Design for a Changing Captiva

Robert Rauschenberg Foundation, Captiva, Florida

Adaptation strategy and design for a changing Captiva.


Practice Landscape, in collaboration with WXY architects, EDD hydrologists, and RS Walsh Landscaping, refined the long-term adaptation strategy for the Robert Rauschenberg campus on Captiva, Florida. Working with the Robert Rauschenberg Foundation, the Practice Landscape team first created an ecological assessment of the island-wide conditions, highlighting the temporal aspects of a barrier island, including the increasing impact of environmental change. The final design was a landscape strategy for the unique ecological zones on site: Dune, Jungle, Campus, Meadow, Mangrove. The landscape strategy replaces the fixity of a masterplan by providing scenarios that vary over time, acknowledging shifting plant communities and maintenance regimes, and integrating of  the cultural and ecological landscape.

The Meadow

The Meadow was a large mown lawn bordered by a compacted roadway. Sandwiched between the Mangroves in the bay and the parking lot of a nearby shopping mall, the field oscillated between extreme wet and dry, with increasingly saline conditions. 

Rather than fight the wet and salty environment with seawalls and infrastructure the design works with the changing conditions. A plant-based solution transforms low diversity to high diversity, as roots alleviate compaction and young plants adapt to standing water. First, strategic sections of sod that impeded drainage and groundwater penetration were removed. Then, grasses, dune species, shrubs and trees selected for their adaptability and salt tolerance were planted. 

The meadow was constructed in spring 2021 by removing segments of the lawn using a sod cutter and planting in sand rather than importing soils. This patchwork approach allowed the ground to maintain some integrity while the new planting filled in. 

The design anticipates and leaves room for the migration of mangroves landward as water levels in the bay continue to rise. 


Above (Left) The meadow, then a mown lawn, frequently flooded due to the high water table and extremely low elevation. (Right) The meadow planted with salt tolerant grasses, woody plants and trees that can withstand periods of extreme wet and dry. Species that spread or self-seed were selected in order to reduce the need for imported material.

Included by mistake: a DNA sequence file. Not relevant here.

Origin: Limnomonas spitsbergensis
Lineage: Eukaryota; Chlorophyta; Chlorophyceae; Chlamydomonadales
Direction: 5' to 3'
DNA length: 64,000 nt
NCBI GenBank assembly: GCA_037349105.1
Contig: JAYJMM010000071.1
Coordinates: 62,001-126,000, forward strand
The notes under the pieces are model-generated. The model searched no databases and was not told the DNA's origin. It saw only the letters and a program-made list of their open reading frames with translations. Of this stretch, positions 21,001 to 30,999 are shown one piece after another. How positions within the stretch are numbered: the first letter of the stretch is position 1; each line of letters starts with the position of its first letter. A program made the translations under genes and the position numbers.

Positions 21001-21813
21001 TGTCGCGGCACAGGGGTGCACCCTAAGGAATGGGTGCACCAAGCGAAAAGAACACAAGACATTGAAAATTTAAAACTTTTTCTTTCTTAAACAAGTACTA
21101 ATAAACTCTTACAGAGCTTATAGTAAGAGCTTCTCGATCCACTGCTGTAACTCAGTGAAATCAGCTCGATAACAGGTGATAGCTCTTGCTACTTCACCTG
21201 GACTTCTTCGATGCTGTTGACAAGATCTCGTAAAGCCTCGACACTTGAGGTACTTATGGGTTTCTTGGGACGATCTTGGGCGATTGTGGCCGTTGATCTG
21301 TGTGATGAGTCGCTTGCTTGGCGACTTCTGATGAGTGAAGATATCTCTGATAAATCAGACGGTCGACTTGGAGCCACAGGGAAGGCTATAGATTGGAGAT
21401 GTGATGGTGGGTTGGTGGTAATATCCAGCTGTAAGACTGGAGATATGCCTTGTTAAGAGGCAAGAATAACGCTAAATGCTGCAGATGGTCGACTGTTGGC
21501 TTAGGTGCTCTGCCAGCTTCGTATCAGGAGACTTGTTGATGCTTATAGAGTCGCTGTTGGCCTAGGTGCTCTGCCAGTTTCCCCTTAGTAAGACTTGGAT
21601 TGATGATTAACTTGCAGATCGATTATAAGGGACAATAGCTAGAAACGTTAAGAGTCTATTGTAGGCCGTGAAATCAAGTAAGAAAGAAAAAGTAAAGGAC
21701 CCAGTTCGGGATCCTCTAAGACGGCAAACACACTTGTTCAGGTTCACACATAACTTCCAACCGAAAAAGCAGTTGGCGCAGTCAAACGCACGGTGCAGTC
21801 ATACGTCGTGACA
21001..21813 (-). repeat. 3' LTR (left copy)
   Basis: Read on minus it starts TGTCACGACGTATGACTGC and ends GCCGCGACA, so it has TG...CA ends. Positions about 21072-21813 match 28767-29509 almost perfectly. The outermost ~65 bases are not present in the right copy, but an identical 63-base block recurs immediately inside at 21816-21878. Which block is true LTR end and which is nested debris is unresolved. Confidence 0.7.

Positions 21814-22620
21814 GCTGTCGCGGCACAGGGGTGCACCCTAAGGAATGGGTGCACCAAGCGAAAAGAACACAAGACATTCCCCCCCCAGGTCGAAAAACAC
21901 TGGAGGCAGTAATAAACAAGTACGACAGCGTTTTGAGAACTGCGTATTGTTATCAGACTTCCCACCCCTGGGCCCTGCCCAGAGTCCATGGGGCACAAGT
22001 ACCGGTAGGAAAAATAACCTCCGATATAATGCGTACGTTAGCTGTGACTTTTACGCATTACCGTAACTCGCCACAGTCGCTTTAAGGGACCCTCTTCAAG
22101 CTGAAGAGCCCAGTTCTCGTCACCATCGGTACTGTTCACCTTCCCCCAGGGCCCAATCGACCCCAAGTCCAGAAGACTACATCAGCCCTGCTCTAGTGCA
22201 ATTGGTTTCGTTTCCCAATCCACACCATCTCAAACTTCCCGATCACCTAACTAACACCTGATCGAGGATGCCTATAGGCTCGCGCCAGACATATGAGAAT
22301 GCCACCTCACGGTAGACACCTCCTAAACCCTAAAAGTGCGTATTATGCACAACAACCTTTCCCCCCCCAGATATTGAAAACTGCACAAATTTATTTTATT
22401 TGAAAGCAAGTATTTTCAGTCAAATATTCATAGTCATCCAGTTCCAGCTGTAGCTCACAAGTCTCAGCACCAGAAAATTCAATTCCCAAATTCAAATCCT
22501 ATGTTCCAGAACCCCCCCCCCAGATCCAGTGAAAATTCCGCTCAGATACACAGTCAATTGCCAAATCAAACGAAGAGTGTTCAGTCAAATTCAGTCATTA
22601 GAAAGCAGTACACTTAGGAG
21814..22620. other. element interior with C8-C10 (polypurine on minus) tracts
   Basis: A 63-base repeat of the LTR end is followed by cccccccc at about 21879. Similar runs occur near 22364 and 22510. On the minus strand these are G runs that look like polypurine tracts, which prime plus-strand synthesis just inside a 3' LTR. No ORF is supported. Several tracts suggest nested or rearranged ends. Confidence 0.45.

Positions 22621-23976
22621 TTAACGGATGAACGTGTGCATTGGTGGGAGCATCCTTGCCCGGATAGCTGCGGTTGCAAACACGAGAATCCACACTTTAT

Below: (Left) The meadow one year after installation. (Right) After Hurricane Ian, disturbance adapted plants responding with new growth to the recent storm event. 


The Jungle

The 4.5 acres Jungle, named by Rauschenberg, is defined by a density of plant life and "the walk", a 900-foot meander that traces decades of travel back and forth across the site. Aggressive species had overcrowded the canopy and created an open site perimeter. The design restored the lush tropical density once associated with the Jungle while increasing diversity within and across biomes by designing with disturbance. 

The Environmental Reference Handbook for Sanibel, A Barrier Island Sanctuary states "The Australian pine (Casuarina sp.) is designated as a non-native invasive species by the State of Florida and may not be planted anywhere in the state." It continues, "Shallow-rooted Australian pines seed themselves readily on disturbed land and beaches, creating a monoculture that significantly limits and stunts the growth of healthy native vegetation."

But, as Peter Del Tredici says, "Life is always a continuum and dichotomies typically represent the extreme ends of the continuum, and fail to capture the gray area in the middle.  As is typical with most dichotomies, “native” and “exotic” are overly simplistic and judgmental." So the design took two distinct approaches to the Australian pines: the pine stand in the Dune that had great cultural significance were kept in place, while the pines within the Jungle were removed because they had a detrimental effect on the surrounding vegetation. Removal and reuse then become a part of the design. With all parts of the pines sorted by size and reused as construction material or mulch. 

This process continued with a focus on reusing, transplating and storing all plant material on site. The cabbage palms (Sabal palmetto) below were transplanted from across the site to create a palmetum in the Jungle. Aggressive species were removed and chipped for mulch, and small limbs and branches were used to build screens and fences.